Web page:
Most Common Health Problems of Adolescent Girls

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Girls, during adolescence, experience a lot of transformation, both physically and mentally. The hormonal changes inside the body and increased body fat lead to a growing preoccupation with body image among girls.

While pre-adolescence is majorly occupied with an assertion for independence, peer pressure, and risky behaviors, the late-adolescence is more about uncertainties of sexuality.

During such a phase of major change, teenage girls are also exposed to a number of health issues that should be addressed on time.

Mostly, these problems go undiscussed, so parents should be aware of them to help the growing girl child have the best of health condition during this phase.

Emotional teen

Some common gynecological problems of adolescent girls are discussed below.

Menstrual Disorders: This is one of the most common problems among teenage girls. It mainly affects a girl with irregular to no menses or prolonged to profuse bleeding.

The normal age for a girl to start menstruating is from 11 years to 14 years and it is quite normal to observe a few irregularities during the first two years.

However, the matter of concern is when a girl below the age of 11 years starts getting vaginal or uterine bleeding. Also, if menstruation does not start even by the age of 15, one should consider seeking medical help.

Talk to a gynecologist and understand what needs to be done.

Dysmenorrhea: Painful menstruation is called dysmenorrhea. It is also a very common condition among young girls and is one of the major causes of absenteeism in school or college. Usually, these pains in the lower abdomen and lower back do not have any serious medical consequences and go on their own in a day or two.

However, you can consult a gynecologist online to know about a few safe painkillers in case of severe pain. Hot pads also help a lot in relieving the pain.

Secondary Amenorrhea: The absence of menses for 4 to 5 months is called secondary amenorrhea or oligomenorrhoea. Such cases should be reported to the doctor as it can lead to polycystic ovarian disease if remains undiagnosed for too long.

Timely treatment can prevent future risks for sexual dysfunction or infertility.

Vaginal Discharge: It is a very common condition found even in girls as young as 11 or 12 years of age. It is characterized by white, curdy, or watery discharge from the vagina with itching and burning sensation.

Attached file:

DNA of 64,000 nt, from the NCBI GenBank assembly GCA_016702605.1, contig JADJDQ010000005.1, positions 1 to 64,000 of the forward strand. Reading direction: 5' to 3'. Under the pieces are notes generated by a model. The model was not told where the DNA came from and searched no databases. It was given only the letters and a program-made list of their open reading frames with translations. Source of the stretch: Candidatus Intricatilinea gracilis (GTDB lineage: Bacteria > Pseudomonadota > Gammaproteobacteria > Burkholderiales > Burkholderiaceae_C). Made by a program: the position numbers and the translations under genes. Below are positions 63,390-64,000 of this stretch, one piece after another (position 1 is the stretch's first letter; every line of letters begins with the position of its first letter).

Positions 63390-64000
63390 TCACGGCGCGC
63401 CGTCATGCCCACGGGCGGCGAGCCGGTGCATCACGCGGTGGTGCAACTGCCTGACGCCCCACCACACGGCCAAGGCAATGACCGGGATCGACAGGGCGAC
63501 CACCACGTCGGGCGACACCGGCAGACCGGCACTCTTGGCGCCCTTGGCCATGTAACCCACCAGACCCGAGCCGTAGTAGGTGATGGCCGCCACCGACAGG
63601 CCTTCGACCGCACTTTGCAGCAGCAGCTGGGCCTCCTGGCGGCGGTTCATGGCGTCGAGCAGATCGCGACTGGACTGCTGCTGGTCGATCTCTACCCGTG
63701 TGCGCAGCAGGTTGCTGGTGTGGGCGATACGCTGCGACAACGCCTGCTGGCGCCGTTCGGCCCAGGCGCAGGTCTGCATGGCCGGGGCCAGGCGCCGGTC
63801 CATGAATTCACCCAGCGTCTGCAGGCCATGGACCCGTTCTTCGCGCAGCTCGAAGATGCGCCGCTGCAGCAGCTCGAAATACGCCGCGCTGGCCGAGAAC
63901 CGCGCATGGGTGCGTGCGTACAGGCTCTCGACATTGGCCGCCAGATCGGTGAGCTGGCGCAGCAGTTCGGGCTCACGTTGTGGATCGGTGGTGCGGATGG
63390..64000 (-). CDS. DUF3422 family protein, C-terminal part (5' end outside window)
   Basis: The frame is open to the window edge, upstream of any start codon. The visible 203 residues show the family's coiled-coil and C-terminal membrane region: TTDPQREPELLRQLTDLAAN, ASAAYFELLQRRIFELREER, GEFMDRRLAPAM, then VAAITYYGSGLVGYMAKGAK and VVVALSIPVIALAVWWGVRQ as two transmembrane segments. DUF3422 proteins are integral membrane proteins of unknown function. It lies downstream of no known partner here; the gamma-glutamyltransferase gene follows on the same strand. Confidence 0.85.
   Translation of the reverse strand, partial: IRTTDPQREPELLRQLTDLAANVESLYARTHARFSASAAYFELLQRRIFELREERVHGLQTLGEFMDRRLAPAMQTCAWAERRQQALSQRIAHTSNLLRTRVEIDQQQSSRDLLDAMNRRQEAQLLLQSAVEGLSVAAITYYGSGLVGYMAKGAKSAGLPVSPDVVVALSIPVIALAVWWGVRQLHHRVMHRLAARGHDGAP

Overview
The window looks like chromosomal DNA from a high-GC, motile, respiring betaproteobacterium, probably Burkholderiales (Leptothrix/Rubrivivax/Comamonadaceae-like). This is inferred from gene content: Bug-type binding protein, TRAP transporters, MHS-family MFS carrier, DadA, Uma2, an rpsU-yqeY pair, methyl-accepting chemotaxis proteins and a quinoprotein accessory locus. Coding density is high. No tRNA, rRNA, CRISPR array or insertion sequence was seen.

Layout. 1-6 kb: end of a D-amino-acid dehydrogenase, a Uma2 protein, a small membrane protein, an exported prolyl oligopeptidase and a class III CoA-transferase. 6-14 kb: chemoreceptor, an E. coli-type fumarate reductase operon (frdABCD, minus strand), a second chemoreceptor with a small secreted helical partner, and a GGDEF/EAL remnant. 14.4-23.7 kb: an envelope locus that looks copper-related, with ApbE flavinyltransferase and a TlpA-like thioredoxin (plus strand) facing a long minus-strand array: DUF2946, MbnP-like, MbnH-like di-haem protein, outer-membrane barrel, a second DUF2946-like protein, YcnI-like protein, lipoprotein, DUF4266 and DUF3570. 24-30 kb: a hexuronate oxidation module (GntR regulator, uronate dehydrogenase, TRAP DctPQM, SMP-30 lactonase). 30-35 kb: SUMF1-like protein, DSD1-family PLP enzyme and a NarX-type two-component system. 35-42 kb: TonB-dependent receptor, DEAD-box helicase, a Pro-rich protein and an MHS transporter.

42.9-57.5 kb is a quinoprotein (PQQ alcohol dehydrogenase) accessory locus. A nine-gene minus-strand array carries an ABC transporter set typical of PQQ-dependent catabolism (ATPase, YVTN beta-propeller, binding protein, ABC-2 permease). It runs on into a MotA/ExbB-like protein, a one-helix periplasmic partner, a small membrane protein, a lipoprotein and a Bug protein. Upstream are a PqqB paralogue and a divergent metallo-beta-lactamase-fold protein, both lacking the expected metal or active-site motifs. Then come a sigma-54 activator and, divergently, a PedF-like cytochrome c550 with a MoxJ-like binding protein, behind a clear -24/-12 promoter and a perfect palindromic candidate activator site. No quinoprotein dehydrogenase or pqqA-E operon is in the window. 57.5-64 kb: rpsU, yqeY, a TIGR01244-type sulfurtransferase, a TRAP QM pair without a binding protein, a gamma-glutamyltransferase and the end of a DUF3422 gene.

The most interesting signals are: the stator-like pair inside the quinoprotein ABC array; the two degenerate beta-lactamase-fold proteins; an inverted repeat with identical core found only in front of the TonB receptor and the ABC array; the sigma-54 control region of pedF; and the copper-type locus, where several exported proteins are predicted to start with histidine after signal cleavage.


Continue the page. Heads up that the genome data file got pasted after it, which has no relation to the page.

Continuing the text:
Consultation with a doctor helps and the treatment might include some oral medicines to topical application.

However, with good diet changes and proper hygienic habits, it can be well managed.

HPV Infections: It is a sexually transmitted disease and mostly happens among girls having sexual activity at a young age. These infections are transient and asymptomatic and mostly do not recur. For severe symptoms like frequent urination, pain, and burning in the vagina that is unbearable, one can consult a doctor.

Maintaining proper hygiene is of paramount importance to stay safe from such infections.

Ovarian Cysts: Ovarian cysts among teenage girls are quite common and are usually not a serious condition. Most of the time they resolve on their own. However, a regular follow-up with the doctor for the monitoring of the cysts is needed. A cyst that is growing in size or which has a solid mass inside might need proper treatment or even surgery.

Apart from these physical health problems associated with adolescent girls, there are many subtle underlying health concerns. These days many counseling sessions are organized in schools or healthcare facilities to educate girls about the ongoing physical, mental and hormonal changes. This helps them to withstand the mental instabilities and emotional highs experienced during this age.

However, internal physical wellbeing is quite important to shape their self-confidence and increase their mental strength. That is why it is suggested for adolescent girls to have their first gynecological consultation between 13 to 15 years of age.

Such follow-ups help in shaping the stage for optimal reproductive health in the years to come. This will also mark the beginning of a lifetime of care.

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